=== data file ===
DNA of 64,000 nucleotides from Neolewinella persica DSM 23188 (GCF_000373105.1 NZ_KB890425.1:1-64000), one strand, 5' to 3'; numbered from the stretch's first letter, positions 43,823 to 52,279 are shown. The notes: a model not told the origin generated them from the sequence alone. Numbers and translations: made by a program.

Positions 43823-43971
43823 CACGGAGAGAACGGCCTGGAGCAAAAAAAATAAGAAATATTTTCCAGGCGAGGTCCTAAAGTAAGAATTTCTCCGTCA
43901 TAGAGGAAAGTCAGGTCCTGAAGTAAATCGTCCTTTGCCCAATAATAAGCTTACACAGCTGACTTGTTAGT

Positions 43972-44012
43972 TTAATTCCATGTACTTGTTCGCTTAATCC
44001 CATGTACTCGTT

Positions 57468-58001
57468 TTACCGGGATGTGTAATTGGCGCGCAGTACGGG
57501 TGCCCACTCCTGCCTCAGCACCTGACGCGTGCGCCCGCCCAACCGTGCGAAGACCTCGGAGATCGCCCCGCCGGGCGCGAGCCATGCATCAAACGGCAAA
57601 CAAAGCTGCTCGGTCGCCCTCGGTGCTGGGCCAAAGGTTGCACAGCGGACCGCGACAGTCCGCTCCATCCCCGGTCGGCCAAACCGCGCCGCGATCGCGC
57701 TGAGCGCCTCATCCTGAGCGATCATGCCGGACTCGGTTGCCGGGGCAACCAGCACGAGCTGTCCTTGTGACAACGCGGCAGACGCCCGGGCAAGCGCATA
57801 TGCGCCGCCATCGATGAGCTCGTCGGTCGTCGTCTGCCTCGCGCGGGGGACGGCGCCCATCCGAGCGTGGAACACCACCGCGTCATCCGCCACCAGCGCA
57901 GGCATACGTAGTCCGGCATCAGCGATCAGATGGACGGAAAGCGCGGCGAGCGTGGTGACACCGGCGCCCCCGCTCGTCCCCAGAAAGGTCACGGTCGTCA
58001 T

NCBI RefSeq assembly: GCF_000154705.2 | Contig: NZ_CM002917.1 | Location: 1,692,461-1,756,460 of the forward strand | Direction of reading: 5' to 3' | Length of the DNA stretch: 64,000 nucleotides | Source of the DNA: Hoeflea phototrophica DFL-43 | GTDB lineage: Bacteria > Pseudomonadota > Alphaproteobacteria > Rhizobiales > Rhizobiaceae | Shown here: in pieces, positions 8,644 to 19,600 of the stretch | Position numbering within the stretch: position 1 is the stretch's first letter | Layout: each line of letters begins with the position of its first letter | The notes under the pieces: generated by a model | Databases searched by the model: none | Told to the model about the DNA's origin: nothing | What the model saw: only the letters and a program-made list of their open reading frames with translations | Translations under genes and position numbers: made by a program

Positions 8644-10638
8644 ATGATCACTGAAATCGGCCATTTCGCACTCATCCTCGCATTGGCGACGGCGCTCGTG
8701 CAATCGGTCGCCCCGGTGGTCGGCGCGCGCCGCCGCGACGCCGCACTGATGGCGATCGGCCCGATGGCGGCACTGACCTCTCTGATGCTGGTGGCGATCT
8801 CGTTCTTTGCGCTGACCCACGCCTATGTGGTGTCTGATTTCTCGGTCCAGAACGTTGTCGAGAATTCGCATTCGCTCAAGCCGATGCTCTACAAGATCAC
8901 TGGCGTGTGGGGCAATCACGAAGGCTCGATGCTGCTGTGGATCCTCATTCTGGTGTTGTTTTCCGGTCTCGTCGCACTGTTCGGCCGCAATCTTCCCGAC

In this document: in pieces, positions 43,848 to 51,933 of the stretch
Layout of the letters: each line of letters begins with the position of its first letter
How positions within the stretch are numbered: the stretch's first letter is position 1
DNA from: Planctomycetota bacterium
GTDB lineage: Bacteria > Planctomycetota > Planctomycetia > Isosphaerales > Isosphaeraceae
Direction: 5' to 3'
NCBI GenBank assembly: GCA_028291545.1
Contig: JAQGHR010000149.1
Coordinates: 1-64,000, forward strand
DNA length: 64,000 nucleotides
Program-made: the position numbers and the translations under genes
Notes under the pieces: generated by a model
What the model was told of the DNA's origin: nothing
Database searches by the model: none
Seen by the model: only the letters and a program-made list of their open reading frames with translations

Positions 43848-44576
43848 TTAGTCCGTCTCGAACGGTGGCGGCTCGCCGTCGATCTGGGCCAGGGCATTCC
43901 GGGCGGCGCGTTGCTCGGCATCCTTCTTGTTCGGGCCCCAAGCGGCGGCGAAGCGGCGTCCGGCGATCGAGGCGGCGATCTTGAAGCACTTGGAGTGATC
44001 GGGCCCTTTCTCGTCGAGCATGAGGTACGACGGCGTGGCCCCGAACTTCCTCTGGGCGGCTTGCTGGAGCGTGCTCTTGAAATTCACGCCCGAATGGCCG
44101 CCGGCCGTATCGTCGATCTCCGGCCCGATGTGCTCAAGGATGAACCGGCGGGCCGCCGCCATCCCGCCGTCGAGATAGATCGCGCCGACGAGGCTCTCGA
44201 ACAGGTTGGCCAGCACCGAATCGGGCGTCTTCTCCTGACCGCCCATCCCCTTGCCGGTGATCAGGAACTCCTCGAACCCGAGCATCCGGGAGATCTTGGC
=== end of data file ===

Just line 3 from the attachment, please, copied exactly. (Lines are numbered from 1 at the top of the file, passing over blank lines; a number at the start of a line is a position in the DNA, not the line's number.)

43823 CACGGAGAGAACGGCCTGGAGCAAAAAAAATAAGAAATATTTTCCAGGCGAGGTCCTAAAGTAAGAATTTCTCCGTCA